Tristan and Jayden are biological brothers, sharing the same birth parents. Like many children in foster care, they are victims of trauma. Their first years of life were filled with neglect, abuse and violence. Entering an overcrowded system, the brothers were bounced between foster and group homes in a whirlwind of chaos until they were legally separated.
Steve and I were in the final stages of adopting Tristan, eagerly anticipating the day he would join our family. Jayden was somewhere in the system, waiting for placement. Because children over 5 are less likely to get adopted, Jayden’s future was still very uncertain. Once our adoption was finalized and court records sealed; it could have been the end of the brothers’ relationship. Hopeful, Steve and I created an alias email and asked the courts to keep our contact information in Jayden’s file.
Tristan’s first year with us was remarkable. We charted a very deliberate course to reverse the negative impact of his early years. In a safe and loving home,Tristan was making significant progress. He acclimated to a new school and benefited from a highly structured environment that included academic tutors and specialists. Tristan’s confidence began to grow as he explored taekwondo, piano and swim lessons. For the first time, he was finally able to relax and enjoy a worry-free childhood.
About a year after placement, the email arrived. Jayden was about to be adopted. We were thrilled Jayden had found a family but were cautiously optimistic about reuniting the brothers. We had concerns about the emotional toll it could take on the boys and potential adverse impact it might have on their progress. Furthermore, we were worried how Jayden’s new family might react upon learning Tristan was being raised by same-sex fathers.
We met Beverly over a series of breakfasts at Luci’s Healthy Marketplace. Jay’s new mama is a bad ass, lesbian, PhD, CEO with whom we easily established a foundation of trust. Before we reintroduced the boys, we consulted therapists, defined parameters and laid down a few ground rules. Because we had the boys’ best interest at heart, it easily fell into place.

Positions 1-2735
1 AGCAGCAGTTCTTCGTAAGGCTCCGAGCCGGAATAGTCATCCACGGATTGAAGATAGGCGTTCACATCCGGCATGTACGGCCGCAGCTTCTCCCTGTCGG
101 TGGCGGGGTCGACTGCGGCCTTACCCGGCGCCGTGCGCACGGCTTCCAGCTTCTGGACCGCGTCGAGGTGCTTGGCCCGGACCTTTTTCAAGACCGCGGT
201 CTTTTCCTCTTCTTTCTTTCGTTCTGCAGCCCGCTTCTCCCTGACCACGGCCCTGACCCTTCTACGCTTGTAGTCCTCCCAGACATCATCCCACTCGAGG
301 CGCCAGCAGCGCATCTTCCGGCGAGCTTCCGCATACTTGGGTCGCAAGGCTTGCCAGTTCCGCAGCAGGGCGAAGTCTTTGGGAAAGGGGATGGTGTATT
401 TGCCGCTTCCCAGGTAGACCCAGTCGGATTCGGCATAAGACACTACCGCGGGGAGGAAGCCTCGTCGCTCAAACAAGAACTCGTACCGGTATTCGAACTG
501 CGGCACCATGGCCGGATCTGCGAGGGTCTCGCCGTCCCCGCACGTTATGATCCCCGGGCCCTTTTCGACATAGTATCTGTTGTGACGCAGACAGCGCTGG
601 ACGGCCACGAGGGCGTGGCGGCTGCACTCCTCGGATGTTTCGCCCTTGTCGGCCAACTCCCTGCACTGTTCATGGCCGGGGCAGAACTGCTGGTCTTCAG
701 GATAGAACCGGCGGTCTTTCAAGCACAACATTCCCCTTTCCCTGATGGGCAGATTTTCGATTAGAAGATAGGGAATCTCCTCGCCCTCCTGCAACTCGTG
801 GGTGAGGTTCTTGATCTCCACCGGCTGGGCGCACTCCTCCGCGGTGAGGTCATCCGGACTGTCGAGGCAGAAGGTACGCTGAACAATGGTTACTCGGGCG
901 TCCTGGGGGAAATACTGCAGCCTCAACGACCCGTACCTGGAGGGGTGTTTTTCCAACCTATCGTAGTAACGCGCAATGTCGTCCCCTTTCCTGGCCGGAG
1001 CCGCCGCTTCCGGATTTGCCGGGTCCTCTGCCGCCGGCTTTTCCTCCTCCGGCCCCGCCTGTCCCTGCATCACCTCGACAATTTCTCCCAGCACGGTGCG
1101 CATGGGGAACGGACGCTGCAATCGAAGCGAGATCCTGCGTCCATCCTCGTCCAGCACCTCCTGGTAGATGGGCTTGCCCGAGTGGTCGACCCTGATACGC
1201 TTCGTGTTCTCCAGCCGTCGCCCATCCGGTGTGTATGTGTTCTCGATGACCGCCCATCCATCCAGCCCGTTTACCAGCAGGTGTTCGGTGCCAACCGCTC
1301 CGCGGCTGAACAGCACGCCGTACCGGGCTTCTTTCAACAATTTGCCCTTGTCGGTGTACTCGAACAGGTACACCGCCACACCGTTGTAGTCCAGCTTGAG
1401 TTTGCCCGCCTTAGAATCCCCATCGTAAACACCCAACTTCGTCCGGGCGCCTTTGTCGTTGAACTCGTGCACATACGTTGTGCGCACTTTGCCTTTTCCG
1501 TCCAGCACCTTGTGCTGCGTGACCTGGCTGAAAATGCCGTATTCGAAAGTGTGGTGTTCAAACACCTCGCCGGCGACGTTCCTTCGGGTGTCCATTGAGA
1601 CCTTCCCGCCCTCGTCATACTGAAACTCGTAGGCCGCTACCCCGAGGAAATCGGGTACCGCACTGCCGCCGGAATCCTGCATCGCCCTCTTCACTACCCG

We agreed to meet at a local park. When Tristan and Jay saw each other, they broke out in a full sprint and greeted each other with a huge embrace. The boys flew a kite, kicked a ball around and enjoyed junk food – not fully understanding the momentous moment that was orchestrated on their behalf.
Since that day at the park, Jay and Beverly have become an important part of our lives. We enjoy play-dates, sleepovers and celebrate birthdays and holidays together. Like most boys their age, they love laser tag, video games and horses. The brothers also share a unique fondness for costumes and playing dress-up. As tired parents, we’re often disheveled in sweats while the boys prefer to sport neckties and blazers. We stand out in a crowd.
Tristan and Jay have reclaimed their sibling bond and play an active part in each other’s lives. Likewise, Beverly, Steve and I have forged a special relationship of our own. Raising special needs kids, we share care strategies, respite and overcome obstacles together. We are in this together, for the long haul.
Reuniting the brothers is one of the greatest accomplishments of my life. Our family might not be traditional but it is bound by love, respect and our commitment to raising Tristan and Jay in a safe, loving environment.
Adoptive Father and an active volunteer at Foster Arizona, fundraiser for Arizona’s Children Association and has chronicled his family’s adoption journey for Equality Arizona and Project Jigsaw.